‘Emma’s Seeds of Kindness’: Local 16-year-old works to encourage kindness

A local teenager is working to encourage others to be kind.

Emma Bolton, 16, started “Emma’s Seeds of Kindness” when she was 13.

“Honestly, like, I would love to, like donate tons of things and like have a huge impact. But just getting people to be kinder to themselves and other people even if it’s just to smile at someone else who’s having a bad day. So it can be as small as that,” Bolton said.

Bolton is encouraging people to take care of our local waterways through a virtual conference Saturday, March 19. It will feature several speakers, including three other teenagers who hope to make a difference.

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Kindergarten ‘kindness ninjas’ deliver thanks to Victoria health-care workers

Although the students at Sundance-Bank Elementary may seem like regular kindergarten kids, Oliver says they’re not.

The 5-year-old says the transformation began a few weeks ago when his class was presented with a big choice. “You could be a kindness ninja or not,” Oliver says before revealing that everybody chose to be a ninja.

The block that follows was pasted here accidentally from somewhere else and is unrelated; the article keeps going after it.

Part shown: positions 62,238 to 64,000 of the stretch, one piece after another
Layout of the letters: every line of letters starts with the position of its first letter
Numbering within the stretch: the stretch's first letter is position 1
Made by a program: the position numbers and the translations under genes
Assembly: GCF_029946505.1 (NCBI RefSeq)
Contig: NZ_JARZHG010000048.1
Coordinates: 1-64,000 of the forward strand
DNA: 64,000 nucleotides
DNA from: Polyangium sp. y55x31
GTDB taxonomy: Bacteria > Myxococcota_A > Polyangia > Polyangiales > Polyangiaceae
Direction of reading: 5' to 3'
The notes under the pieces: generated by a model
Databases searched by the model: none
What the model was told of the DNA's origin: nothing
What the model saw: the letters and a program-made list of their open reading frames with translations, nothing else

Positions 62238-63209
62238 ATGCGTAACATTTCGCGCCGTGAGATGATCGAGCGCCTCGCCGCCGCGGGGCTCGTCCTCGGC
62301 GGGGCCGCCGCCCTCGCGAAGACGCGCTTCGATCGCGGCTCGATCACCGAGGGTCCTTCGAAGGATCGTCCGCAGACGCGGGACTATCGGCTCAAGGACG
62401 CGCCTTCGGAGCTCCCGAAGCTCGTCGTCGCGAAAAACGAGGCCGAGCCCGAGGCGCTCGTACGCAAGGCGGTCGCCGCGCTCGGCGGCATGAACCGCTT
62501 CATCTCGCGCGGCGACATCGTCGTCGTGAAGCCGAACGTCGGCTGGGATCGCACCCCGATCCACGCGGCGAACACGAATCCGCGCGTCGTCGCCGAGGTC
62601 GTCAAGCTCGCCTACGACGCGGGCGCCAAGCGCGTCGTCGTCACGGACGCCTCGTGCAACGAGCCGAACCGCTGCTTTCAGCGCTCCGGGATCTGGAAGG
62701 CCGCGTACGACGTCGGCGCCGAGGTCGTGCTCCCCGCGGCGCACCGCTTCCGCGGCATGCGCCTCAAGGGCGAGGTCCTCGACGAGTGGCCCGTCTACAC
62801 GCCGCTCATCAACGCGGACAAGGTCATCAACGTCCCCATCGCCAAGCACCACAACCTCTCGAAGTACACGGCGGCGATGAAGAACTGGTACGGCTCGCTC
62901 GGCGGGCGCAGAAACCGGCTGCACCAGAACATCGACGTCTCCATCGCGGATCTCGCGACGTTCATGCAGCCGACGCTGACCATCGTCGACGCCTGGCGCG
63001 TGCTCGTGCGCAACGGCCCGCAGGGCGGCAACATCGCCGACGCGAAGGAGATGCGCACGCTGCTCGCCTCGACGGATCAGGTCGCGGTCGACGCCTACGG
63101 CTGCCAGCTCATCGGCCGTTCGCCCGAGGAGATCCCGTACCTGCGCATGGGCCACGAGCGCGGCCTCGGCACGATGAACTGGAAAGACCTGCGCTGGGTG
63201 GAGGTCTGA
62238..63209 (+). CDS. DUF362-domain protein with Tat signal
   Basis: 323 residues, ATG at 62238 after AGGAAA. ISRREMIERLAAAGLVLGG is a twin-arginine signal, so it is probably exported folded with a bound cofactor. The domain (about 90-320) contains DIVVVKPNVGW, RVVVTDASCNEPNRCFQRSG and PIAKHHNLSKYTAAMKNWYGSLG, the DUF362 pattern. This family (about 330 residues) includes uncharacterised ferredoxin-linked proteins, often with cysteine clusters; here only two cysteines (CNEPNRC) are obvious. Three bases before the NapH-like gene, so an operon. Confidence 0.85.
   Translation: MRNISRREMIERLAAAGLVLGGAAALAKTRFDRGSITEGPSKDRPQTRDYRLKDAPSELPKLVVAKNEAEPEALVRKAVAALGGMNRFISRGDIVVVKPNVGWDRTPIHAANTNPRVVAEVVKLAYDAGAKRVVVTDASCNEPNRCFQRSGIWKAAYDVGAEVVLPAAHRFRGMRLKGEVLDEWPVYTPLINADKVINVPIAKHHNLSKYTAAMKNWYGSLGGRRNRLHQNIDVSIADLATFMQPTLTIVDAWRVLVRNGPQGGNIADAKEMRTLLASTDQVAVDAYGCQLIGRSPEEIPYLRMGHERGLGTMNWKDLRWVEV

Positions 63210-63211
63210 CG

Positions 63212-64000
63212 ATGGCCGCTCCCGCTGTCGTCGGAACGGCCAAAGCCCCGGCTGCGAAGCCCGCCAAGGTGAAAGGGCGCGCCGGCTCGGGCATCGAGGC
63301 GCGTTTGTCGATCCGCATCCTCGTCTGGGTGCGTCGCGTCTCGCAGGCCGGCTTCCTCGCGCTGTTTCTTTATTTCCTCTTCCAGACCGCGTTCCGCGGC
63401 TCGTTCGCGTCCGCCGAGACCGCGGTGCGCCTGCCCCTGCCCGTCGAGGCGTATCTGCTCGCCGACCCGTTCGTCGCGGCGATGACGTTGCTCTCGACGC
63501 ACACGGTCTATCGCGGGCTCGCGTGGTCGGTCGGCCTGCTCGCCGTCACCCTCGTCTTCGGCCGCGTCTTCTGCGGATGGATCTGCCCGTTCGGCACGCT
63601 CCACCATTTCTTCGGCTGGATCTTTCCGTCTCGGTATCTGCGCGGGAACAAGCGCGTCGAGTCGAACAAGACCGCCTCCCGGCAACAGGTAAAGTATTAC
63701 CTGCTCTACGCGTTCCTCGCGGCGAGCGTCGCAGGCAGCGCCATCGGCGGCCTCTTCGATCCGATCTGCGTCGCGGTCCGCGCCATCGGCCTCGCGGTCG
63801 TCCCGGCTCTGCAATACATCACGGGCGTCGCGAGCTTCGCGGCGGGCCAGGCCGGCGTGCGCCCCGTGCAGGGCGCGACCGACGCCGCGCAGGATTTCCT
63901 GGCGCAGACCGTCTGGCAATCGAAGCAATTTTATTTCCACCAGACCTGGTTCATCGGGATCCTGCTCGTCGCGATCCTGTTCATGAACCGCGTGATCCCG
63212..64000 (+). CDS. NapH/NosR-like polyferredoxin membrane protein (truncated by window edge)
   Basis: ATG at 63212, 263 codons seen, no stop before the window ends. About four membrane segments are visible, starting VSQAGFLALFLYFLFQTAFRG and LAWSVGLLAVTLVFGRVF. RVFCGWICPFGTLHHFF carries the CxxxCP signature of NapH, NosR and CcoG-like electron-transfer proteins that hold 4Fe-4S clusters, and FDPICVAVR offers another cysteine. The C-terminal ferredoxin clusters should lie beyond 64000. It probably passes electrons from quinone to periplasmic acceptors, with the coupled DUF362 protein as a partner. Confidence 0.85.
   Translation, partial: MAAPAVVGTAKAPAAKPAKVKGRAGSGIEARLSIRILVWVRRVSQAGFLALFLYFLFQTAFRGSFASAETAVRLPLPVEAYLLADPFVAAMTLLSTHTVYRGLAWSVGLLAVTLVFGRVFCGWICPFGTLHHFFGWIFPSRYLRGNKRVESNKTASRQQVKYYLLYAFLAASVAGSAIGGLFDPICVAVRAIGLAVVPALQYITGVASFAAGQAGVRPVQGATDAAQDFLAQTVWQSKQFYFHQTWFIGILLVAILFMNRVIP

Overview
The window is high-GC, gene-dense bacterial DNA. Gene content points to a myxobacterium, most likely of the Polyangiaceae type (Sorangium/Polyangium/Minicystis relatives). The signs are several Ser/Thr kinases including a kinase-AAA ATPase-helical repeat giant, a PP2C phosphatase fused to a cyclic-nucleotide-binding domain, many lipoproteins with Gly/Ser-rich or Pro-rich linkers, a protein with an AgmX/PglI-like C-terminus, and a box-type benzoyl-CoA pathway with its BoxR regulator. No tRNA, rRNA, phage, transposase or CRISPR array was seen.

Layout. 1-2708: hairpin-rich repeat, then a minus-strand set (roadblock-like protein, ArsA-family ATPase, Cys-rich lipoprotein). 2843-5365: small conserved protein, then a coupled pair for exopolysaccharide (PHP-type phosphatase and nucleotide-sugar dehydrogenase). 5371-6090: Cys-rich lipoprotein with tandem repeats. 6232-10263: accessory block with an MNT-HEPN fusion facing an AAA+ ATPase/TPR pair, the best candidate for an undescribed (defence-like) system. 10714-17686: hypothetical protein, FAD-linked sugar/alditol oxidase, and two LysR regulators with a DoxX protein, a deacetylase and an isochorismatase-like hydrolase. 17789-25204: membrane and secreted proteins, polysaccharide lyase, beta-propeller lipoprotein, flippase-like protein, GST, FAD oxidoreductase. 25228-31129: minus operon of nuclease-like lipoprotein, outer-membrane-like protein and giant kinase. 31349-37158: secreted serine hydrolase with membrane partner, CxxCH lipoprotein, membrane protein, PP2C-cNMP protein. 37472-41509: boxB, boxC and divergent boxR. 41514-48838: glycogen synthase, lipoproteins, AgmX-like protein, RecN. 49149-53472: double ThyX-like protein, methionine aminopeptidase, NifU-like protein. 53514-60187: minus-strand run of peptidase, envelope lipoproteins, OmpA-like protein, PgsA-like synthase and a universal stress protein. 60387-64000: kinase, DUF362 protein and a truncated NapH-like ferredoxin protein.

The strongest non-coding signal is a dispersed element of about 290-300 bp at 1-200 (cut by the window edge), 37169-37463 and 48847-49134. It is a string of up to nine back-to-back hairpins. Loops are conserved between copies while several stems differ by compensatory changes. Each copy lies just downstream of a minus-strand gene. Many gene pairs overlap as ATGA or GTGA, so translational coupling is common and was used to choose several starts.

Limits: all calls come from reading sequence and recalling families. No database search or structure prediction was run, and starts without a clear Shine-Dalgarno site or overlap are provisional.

His classmate Flora says they had to train to be kindness ninjas. “You need to practise to be kind.”

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This Winnipeg teacher was going to pay for her students’ books out of pocket — then, a stranger stepped in.

It all started on Saturday, when Rempel made her annual trip to a local bookstore to refresh the titles in her class at Winnipeg’s Harold Hatcher Elementary School.

When it came time to pay, she realized the $600 budget she had from her school wasn’t going to cover the books she chose. But Rempel, who’s been teaching for 17 years, knew she couldn’t leave the rest behind.

She told the cashier she could afford to buy about half of the leftover books out of her own pocket, but that she’d have to put the rest back.

That’s when another customer, overhearing the conversation, asked if the books were for Rempel’s students. When the teacher told her they were, the woman put a stack of bills totalling $80 on the counter.

Read the full article at CBC